Mildred Bryant is 84 years old and living out her golden years in the home she’s owned for 46 years in Pagedale, Missouri. But she faces a real threat of tickets, fines, and imprisonment from the town.
IJ client Elmer Kilian has been preparing taxes for the past 30 years on his dining room table. He fought and successfully defended his right to earn an honest living without getting permission from the IRS.
Jason and Jacki have owned their property in Golden Valley, a suburb of Minneapolis, for decades. But the city hasn’t respected their tenants’ wishes and instead has tried to obtain unconstitutional “administrative” warrants to force its way inside.
Khalid (“Ken”) Quran moved to America in 1997, and now runs a convenience store in Greenville, N.C. But the government seized his entire bank account—more than $150,000—even though he was never charged with a crime.
Chris and Markela Sourovelis worked their whole lives to build a home for their family. Officials in Philadelphia then tried to use civil forfeiture to take it all away, even though Chris and Markela did nothing wrong.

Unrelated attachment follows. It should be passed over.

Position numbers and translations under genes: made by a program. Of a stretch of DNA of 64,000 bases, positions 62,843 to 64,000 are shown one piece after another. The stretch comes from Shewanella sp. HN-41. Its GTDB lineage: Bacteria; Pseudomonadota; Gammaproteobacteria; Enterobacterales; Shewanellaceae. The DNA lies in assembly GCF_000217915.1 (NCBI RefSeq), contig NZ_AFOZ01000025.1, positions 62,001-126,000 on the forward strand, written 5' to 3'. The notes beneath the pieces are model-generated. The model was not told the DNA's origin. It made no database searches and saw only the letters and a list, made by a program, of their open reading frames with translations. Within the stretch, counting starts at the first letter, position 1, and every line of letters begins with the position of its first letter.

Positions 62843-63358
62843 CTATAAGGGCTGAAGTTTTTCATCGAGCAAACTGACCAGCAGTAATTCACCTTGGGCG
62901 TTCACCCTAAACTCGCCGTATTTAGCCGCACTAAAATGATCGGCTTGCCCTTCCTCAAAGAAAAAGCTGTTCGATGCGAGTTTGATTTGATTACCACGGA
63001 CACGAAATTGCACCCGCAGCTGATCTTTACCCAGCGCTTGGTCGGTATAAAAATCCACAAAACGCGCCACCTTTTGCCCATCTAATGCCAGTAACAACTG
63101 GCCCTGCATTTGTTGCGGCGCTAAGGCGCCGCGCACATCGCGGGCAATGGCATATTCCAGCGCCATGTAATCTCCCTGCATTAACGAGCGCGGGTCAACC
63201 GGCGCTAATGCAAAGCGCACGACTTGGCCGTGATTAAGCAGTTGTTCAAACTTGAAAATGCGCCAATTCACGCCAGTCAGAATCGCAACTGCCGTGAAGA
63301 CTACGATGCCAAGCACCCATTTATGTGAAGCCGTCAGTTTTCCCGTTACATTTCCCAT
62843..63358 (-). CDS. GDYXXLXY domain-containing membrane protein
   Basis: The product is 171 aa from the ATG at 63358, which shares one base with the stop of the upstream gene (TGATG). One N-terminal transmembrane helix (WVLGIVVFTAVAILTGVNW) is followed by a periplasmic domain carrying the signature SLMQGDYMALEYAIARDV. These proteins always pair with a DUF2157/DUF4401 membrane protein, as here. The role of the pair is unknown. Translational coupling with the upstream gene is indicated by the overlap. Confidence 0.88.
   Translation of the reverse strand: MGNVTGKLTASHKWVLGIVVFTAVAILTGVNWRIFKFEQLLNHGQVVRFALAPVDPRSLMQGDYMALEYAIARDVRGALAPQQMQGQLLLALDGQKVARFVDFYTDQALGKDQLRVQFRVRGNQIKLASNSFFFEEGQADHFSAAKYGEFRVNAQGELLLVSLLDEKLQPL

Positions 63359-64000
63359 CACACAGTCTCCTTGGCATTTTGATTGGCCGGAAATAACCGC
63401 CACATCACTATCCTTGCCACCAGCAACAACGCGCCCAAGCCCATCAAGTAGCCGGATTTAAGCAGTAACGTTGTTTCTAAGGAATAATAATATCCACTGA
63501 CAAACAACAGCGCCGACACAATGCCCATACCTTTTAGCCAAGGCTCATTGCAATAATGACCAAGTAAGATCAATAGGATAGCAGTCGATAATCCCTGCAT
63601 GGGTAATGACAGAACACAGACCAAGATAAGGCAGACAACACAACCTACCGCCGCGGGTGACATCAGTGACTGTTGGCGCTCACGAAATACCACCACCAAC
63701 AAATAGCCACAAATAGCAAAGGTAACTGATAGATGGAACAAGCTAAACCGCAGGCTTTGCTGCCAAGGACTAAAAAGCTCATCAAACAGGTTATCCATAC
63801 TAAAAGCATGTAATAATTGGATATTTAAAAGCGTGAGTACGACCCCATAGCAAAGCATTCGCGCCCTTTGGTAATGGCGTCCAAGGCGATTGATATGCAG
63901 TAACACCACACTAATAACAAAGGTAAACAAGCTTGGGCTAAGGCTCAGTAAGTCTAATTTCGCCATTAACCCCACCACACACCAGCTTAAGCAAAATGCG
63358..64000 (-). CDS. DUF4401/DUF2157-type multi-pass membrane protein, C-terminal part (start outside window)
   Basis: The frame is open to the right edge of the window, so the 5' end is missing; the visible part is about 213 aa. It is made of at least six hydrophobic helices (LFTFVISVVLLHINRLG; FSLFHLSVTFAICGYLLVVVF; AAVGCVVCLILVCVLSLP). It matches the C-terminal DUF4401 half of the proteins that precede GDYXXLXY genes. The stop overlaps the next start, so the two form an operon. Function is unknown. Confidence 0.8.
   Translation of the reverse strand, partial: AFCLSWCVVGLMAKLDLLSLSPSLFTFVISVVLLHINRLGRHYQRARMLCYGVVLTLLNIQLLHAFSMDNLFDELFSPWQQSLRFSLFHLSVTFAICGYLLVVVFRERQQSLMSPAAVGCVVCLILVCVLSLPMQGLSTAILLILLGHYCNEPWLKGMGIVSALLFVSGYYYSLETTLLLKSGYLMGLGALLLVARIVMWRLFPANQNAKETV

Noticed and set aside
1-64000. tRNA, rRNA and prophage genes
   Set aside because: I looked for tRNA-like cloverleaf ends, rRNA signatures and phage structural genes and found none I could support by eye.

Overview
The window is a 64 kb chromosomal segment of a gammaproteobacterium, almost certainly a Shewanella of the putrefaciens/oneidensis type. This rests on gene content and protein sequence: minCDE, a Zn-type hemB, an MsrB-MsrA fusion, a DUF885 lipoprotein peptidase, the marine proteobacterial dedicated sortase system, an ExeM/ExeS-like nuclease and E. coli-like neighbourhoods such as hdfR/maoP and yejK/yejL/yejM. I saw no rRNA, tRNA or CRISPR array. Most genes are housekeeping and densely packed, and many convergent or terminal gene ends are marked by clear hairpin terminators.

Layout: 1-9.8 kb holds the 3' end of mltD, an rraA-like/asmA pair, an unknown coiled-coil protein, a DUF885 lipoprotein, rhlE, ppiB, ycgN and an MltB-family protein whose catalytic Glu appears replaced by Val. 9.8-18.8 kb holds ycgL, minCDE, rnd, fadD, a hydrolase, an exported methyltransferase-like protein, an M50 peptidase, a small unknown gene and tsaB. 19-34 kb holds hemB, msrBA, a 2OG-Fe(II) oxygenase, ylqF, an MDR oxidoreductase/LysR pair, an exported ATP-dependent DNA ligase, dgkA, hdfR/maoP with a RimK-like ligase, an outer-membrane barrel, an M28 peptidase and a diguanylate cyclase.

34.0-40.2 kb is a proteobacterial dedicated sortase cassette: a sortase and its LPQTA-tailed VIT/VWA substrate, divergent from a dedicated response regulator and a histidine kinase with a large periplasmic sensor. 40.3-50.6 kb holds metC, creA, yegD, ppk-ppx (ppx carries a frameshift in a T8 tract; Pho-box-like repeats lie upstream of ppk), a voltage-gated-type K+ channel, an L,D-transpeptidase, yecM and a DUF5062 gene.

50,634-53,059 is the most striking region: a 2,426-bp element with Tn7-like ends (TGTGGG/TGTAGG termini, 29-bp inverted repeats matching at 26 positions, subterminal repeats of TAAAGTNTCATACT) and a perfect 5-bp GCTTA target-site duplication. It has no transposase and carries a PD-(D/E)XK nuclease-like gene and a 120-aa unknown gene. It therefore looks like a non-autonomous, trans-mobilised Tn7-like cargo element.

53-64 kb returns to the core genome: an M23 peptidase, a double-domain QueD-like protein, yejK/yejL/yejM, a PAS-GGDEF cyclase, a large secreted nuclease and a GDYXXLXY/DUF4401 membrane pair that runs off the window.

Aimee and Heath Hairr have five adopted children. Their oldest, Nolan, was floundering in his public school and endured intense bullying. The Hairrs just want Nolan to have a safe learning environment and for their other children to have the same.
IJ client Jane Astramecki, a graduate of Le Cordon Bleu, runs a home baking business. But Minnesota’s restrictive cottage food law bans her from earning more than $5,000 a year and from selling her treats at venues other than farmers’ markets and community events.